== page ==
Students will help your team identify top goals for your space, such as increased student agency and engagement, consolidation of campus resources or community involvement.

Measure space design

Physical space design on college campuses is beginning to model modern social and work environments. And a versatile space where students feel welcome to hang out, collaborate and be creative is critical to a library revamp.

Factors like space layout, furnishing, environmental friendliness and technology will provide the framework needed to facilitate modern learning experiences. But space design is sometimes more abstract; factors like alignment with campus academic strategy support and training should be considered as well.

These variables will help your team strike harmony across different teaching and learning styles, while supporting the school’s overall mission. And to measure a modern library’s space design, EDUCAUSE provides a rubric to help “institutions to benchmark their environments against best practices.”

Pulse-check and promote

It’s possible that concepts for your ideal space may already exist in hidden corners of campus, however they might be hidden within subsets of academic departments. For example, the engineering department may have a makerspace available to students within a specific course, or those who hold a certification to operate certain machinery/lab equipment.

That was the case for the University of Illinois at Chicago College of Engineering, which created a makerspace for students in enrolled in a course on 3D printing. The college identified a problem with the exclusivity of the space though: not enough students knew about it or were using it. To increase participation, engineering professors began to take their classes on a guided tour of the makerspace each semester.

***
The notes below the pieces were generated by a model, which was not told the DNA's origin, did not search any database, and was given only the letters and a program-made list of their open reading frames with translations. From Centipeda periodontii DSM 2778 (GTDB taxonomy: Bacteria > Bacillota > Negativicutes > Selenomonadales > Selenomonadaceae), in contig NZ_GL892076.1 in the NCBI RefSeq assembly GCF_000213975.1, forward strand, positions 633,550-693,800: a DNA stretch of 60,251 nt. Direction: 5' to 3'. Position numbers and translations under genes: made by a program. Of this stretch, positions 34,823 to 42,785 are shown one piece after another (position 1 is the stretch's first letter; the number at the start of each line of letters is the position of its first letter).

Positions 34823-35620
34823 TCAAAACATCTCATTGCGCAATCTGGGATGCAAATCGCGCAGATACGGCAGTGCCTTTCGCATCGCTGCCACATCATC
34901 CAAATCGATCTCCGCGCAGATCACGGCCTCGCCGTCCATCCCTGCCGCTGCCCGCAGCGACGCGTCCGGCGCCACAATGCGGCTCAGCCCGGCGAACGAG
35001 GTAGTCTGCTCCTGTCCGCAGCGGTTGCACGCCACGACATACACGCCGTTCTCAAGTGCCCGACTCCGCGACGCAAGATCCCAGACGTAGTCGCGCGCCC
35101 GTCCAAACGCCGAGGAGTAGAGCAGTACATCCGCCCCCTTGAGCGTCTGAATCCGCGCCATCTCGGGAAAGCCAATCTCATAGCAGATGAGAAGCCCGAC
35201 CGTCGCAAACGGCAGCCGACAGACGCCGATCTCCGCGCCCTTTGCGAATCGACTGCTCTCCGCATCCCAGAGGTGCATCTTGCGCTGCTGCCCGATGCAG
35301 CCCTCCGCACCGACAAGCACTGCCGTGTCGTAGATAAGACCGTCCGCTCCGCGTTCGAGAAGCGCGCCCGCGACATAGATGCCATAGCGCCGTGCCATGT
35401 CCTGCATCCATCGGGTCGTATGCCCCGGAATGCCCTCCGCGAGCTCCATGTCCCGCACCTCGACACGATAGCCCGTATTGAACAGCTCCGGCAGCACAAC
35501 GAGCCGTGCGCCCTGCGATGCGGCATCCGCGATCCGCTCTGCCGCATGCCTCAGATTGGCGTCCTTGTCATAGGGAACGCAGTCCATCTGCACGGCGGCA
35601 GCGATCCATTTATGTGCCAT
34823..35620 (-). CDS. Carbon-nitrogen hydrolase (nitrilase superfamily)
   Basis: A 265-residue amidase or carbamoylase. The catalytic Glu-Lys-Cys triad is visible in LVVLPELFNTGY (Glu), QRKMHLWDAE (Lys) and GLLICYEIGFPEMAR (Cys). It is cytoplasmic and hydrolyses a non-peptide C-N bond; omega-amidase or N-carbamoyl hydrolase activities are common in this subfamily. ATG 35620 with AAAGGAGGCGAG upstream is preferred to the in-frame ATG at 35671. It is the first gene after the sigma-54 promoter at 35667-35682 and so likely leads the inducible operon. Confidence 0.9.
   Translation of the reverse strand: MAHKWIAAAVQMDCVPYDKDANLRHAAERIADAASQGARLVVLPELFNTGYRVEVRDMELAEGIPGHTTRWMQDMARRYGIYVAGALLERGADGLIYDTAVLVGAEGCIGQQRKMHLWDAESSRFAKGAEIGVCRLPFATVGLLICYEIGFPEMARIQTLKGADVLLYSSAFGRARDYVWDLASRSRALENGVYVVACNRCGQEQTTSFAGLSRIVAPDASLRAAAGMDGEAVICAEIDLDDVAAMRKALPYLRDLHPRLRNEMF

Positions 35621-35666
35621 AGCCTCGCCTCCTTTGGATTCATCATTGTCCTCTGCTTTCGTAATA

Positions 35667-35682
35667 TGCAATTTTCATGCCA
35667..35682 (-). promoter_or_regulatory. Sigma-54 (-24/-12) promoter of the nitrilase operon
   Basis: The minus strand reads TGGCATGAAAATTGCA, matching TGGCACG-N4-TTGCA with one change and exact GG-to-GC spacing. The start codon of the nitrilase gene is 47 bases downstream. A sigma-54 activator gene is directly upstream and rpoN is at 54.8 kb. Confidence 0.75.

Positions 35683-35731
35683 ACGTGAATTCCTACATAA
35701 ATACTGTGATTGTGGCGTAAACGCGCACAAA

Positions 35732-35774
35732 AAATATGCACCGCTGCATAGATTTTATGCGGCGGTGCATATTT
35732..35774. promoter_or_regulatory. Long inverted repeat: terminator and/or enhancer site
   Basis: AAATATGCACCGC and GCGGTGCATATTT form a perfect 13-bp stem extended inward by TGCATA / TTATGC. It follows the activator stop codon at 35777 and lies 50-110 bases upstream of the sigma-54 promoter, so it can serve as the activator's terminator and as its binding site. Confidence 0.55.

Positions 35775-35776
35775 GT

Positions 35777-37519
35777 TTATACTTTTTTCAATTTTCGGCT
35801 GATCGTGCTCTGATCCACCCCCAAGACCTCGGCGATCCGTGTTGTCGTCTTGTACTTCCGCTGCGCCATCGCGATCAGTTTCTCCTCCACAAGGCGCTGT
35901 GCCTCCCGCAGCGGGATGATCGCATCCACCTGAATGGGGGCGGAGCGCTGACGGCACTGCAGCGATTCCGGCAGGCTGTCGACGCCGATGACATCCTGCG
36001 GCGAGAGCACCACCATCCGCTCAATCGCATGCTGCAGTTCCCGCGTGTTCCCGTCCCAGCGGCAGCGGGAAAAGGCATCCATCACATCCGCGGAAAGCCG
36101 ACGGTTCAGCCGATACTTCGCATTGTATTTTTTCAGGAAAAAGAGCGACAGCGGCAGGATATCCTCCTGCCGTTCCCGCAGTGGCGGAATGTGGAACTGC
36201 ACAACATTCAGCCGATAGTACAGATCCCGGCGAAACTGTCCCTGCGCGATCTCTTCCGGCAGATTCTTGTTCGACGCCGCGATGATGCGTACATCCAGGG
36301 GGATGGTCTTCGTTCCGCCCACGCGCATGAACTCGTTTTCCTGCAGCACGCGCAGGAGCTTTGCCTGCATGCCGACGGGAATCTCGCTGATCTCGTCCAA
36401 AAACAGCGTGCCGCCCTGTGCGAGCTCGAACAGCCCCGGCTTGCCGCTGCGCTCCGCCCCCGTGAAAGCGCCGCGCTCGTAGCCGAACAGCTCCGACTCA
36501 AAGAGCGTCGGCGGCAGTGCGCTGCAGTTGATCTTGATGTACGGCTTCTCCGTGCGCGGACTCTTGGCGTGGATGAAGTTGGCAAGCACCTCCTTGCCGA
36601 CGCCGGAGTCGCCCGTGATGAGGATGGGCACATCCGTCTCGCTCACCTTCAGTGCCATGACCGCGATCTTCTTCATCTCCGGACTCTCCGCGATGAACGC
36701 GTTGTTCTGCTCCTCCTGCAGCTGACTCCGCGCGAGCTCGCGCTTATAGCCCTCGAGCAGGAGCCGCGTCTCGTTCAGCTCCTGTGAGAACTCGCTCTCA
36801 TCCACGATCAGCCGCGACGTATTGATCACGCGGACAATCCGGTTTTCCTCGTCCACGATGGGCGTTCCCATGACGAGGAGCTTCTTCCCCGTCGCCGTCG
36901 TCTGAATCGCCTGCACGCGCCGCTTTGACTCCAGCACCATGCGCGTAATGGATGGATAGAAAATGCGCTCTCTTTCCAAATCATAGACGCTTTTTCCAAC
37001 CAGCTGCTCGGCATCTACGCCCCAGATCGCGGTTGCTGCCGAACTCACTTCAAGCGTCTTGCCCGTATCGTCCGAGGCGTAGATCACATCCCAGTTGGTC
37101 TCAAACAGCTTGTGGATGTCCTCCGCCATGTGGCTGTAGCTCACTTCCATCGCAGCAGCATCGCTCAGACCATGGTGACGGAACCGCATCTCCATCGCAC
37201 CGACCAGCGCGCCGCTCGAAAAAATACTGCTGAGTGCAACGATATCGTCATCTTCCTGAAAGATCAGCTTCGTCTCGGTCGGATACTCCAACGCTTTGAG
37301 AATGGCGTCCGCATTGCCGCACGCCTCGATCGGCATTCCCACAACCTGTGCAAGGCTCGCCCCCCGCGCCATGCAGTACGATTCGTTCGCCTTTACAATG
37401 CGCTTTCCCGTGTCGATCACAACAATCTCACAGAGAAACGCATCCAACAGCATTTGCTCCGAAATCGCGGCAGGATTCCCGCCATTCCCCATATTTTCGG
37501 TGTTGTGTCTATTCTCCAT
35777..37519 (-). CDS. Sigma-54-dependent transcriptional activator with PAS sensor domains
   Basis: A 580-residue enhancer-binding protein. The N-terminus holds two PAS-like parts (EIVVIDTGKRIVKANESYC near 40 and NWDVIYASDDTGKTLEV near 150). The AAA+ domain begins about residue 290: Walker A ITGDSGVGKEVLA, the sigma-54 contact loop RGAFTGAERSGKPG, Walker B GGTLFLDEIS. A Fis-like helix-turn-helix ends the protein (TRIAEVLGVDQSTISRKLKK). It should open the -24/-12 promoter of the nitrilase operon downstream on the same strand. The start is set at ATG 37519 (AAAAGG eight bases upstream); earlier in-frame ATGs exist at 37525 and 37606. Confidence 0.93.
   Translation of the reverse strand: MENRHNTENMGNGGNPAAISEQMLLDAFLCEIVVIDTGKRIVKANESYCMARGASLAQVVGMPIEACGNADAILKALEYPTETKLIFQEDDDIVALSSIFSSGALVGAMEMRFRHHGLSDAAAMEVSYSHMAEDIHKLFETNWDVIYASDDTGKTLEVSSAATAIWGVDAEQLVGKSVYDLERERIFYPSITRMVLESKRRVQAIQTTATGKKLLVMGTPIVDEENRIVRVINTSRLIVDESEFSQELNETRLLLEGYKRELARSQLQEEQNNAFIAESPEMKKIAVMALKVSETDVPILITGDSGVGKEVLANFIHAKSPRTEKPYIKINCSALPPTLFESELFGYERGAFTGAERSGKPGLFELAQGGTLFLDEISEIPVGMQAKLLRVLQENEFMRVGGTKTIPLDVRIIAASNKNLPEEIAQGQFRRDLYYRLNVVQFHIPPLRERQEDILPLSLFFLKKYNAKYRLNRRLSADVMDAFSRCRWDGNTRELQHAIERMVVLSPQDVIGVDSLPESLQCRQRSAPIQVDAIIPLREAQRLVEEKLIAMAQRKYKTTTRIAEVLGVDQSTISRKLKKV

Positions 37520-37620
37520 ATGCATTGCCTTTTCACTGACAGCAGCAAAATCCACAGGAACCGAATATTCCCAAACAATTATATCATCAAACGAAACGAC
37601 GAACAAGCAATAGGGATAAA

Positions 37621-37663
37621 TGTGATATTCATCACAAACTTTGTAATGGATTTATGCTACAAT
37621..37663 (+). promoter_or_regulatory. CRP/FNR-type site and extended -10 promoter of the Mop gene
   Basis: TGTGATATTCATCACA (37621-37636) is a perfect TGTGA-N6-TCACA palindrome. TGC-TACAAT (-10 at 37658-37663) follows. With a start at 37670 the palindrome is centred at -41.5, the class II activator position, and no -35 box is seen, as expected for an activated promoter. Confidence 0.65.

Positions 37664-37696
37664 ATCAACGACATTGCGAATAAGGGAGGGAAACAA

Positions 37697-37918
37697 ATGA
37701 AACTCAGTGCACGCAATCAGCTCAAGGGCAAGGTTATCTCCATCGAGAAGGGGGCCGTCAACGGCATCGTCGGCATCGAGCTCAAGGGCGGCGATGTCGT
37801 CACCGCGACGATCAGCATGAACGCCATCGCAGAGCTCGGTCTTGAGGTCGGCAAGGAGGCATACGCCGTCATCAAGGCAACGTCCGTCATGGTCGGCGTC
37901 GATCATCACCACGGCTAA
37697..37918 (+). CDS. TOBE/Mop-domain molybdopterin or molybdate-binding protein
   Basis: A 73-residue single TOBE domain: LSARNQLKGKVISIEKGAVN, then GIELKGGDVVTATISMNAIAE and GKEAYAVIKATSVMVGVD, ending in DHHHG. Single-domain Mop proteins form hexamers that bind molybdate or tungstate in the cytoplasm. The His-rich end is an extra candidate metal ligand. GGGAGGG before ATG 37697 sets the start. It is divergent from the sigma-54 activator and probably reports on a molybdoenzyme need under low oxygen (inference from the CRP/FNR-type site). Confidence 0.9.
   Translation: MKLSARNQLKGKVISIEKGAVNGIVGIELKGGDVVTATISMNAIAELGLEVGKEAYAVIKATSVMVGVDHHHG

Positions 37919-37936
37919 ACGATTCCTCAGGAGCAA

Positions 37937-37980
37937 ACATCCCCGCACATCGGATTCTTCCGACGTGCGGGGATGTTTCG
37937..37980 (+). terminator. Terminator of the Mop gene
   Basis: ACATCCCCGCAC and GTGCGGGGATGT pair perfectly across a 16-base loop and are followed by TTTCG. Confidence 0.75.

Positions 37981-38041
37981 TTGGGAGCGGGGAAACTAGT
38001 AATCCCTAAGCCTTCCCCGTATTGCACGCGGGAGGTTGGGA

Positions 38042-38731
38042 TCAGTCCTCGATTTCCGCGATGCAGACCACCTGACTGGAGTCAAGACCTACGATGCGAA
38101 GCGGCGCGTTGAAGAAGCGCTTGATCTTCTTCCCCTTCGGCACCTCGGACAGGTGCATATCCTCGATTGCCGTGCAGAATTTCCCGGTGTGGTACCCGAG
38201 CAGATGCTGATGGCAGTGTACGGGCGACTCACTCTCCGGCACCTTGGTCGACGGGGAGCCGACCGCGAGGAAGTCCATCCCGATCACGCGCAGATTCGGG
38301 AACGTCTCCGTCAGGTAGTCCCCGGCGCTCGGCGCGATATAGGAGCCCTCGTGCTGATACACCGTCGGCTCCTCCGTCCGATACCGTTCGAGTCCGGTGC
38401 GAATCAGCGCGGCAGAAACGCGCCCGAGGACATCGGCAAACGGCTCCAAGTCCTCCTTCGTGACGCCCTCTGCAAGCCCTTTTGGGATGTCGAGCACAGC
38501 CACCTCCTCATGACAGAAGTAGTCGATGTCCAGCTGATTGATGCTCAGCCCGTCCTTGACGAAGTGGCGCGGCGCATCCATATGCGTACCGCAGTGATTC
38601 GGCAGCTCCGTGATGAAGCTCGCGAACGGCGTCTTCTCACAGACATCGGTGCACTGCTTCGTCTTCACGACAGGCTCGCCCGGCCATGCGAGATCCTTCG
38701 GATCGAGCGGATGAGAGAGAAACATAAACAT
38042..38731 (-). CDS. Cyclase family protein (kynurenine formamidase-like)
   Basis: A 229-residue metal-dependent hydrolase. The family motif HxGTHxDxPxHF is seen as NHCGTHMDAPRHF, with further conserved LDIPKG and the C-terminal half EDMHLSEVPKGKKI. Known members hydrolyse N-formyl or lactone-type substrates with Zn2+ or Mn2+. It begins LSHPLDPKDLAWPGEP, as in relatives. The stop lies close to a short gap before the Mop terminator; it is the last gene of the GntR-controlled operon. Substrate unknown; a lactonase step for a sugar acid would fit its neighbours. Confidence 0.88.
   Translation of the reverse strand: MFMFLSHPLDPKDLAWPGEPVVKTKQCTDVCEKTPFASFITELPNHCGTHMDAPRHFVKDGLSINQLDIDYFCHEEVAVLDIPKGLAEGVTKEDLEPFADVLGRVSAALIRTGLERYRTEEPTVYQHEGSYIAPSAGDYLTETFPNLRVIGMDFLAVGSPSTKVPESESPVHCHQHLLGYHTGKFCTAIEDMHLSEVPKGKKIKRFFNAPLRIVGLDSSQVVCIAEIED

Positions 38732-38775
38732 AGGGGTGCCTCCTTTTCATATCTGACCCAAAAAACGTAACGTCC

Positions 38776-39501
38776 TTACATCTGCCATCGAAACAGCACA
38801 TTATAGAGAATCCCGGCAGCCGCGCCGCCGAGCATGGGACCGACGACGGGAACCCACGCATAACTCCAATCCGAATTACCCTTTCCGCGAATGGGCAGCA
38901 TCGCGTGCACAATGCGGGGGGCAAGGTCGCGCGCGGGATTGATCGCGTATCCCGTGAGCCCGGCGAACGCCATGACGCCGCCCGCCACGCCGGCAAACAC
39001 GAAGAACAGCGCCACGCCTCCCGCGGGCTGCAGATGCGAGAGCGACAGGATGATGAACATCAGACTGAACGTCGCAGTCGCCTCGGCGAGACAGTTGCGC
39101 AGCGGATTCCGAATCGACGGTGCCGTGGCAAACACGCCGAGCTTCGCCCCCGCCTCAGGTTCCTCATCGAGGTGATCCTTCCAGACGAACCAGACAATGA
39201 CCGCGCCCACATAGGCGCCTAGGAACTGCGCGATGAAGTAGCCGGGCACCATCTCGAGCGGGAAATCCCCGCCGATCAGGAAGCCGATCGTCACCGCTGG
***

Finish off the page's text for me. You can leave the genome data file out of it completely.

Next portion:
Visiting labs and libraries outside of your own department with the goal of understanding—and perhaps collaborating with—other makerspaces may break down department silos and help increase use by the general student population.

Cut through edtech market noise by crowd-sourcing

Concept? Check. Space? Check. Tools? Here we embrace the trials and tribulations of purchasing. Purchasing in higher education continues to fragment into different subsets of influencers in an increasingly “noisy” marketplace. Distill your decision-making process by taking the following tips into consideration:

Reference what your students want to get out of their new and improved space, and think critically about what tools will help them achieve those goals. It can be easy to get bogged down when considering highly technical specifications.

Assemble a team of three to five decision-makers from different positions on campus to go in on purchasing together and develop plans to increase returns on investment. In addition to gaining buy-in from your campus chief information officer, you may consider consulting your campus computer department, or even your art department.

Look off-campus for recommendations. Identify contacts you’ve met at conferences or events to get product opinion from the end user. You may even consider crowd-sourcing product opinion in higher education Twitter chats, like the #HElivechat or #HigherEdChat.